When Gandhi was finally ready to head back home from South Africa in 1914 at age 45, his journey on SS Arabia was significant for a very special reason. Rajmohan writes, “On this voyage, for the first time ever since their marriage, Kasturba had her husband wholly to herself. This was the only journey—whether by road or rail or ship or in any other way—where Mohandas and Kasturba travelled just by themselves.”
ASPIRANT DOCTOR, IMPOSSIBLE PATIENT
Much has been written about his all-consuming desire to study law in London. However, not many know that Gandhi was equally interested in studying medicine. His family disapproved of the medical vocation; being Vaishnavas they did not want him to deal with dead bodies. Even while practising law in South Africa, he continued to harbour this vague desire to study medicine in London. But in 1909, he wrote to a friend that if pursuing a medical degree involved dissection of frogs and other living beings, he would much rather not study it. But this did not in any way diminish his interest in health, hygiene and nutrition. His youngest son, Devdas, born in South Africa on May 23, 1900, was midwifed by Gandhi himself after he read Dr Tribhuvandas’s book on safe labour. He advocated nature cure, fasting, hydrotherapy and earth treatment, and experimented a lot with dietetics. In spite of a disciplined lifestyle, Gandhi struggled with several health issues. This include pleurisy (1914), acute dysentery (1918 and 1929), malaria (1925, 1936, 1944), gastric flu (1939), influenza (1945), piles (1919) and severe appendicitis (1924), as compiled in the Indian Journal of Medical Research’s Gandhi and Health @150.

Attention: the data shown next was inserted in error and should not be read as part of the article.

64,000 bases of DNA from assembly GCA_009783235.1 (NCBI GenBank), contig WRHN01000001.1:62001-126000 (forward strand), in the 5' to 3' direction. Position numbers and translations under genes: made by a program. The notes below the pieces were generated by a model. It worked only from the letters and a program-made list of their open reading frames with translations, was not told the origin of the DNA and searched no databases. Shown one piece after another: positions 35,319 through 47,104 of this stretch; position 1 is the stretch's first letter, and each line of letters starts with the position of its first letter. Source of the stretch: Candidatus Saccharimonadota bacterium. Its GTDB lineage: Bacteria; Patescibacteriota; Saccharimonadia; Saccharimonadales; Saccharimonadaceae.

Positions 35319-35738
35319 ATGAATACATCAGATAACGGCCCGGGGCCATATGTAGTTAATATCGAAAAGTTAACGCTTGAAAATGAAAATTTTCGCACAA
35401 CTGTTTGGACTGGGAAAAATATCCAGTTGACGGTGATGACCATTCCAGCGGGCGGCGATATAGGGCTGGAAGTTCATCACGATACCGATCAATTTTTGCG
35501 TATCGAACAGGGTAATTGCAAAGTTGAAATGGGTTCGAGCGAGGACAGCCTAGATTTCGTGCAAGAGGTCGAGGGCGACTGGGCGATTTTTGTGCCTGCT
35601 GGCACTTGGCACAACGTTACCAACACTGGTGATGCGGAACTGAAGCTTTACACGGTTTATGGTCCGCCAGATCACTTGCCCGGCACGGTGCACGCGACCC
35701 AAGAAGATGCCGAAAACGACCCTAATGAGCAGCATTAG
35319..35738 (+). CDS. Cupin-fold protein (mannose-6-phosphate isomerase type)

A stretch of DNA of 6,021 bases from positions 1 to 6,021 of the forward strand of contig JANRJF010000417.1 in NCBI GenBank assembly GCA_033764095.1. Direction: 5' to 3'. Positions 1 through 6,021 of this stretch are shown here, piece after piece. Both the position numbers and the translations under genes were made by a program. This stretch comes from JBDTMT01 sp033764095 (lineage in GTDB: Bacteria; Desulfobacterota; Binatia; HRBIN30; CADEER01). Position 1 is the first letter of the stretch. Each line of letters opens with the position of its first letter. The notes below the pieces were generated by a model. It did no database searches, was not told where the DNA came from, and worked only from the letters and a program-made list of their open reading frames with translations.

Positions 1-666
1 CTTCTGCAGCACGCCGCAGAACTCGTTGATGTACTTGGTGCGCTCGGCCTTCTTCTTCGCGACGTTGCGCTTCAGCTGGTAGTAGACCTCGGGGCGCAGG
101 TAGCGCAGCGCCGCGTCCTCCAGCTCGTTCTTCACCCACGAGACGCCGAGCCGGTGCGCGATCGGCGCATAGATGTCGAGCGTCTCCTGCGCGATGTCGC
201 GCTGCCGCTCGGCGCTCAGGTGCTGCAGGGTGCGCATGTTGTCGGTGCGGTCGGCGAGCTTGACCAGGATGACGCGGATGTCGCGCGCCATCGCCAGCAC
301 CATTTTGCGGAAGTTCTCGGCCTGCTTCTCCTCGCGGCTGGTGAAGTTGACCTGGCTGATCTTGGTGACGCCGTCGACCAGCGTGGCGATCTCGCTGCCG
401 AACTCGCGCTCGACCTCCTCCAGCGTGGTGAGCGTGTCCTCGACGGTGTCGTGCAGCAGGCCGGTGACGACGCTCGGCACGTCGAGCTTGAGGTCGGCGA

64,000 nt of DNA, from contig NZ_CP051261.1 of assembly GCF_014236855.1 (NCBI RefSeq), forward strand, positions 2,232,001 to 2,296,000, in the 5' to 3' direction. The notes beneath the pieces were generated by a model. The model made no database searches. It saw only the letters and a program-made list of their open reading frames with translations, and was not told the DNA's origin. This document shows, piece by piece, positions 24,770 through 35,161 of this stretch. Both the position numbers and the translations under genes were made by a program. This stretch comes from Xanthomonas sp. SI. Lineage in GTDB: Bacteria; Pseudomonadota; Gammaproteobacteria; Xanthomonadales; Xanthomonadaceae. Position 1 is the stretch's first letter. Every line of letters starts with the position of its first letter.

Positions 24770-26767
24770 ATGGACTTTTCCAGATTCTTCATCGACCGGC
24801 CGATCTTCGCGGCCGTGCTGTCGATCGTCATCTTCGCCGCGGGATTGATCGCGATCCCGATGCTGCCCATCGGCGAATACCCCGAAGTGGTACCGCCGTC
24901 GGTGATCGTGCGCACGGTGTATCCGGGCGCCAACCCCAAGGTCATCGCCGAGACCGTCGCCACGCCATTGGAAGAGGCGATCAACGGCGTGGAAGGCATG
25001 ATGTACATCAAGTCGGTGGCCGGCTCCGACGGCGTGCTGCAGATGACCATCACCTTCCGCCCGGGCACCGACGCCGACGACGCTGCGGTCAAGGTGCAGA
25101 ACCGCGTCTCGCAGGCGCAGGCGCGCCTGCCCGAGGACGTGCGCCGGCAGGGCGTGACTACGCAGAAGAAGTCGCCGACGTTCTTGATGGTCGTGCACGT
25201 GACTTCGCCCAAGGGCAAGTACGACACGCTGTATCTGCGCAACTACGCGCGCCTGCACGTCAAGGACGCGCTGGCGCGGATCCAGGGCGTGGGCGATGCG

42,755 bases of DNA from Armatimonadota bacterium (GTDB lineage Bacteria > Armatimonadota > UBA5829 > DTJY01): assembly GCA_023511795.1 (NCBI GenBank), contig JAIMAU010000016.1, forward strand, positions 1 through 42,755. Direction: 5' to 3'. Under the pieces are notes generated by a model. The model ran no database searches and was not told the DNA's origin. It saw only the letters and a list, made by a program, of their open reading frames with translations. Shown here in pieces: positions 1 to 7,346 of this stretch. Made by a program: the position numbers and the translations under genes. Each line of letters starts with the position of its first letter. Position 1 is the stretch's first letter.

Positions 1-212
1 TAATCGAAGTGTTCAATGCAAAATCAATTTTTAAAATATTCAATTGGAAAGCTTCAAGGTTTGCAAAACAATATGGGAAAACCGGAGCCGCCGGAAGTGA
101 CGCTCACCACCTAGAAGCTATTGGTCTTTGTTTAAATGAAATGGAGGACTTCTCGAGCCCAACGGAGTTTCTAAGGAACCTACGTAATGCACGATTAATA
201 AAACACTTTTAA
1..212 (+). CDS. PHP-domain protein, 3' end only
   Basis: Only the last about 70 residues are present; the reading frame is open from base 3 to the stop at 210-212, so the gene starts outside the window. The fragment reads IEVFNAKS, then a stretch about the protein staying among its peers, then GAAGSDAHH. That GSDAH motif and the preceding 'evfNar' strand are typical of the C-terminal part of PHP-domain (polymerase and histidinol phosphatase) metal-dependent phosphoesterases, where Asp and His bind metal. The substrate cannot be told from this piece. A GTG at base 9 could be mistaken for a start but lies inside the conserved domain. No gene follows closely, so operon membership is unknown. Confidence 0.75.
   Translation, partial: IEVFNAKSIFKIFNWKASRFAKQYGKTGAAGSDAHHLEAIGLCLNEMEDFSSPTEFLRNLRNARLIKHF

In South Africa, he often suffered from debility, rheumatic inflammation, constipation and frequent headaches. He once heard about the ‘No Breakfast Association’ in Manchester which helped improve the health of “Englishmen who ate too much” and this led Gandhi to start skipping his breakfast. “For a few days it was rather hard, but the headaches entirely disappeared. This led me to conclude that I was eating more than I needed,” he wrote in his autobiography.
Gandhi’s doctors have reminisced about their difficult patient who had abjured medicines, milk and eggs as part of his experiments. Dr G.R. Talwalkar once wrote how puzzled a team of doctors were when Gandhi refused injections of emetine for acute dysentery—the only treatment for the condition then. But Gandhi agreed to take enema. So the doctors added a full dose of emetine and morphia to enema water. The enema procedure improved his condition within the next 24 hours that he voluntarily asked for a repetition of the procedure for next five successive days. Gandhi added roti and chapatti to his regular meal only after Talwalkar convinced him that a diet of a dozen oranges a day would not support his body.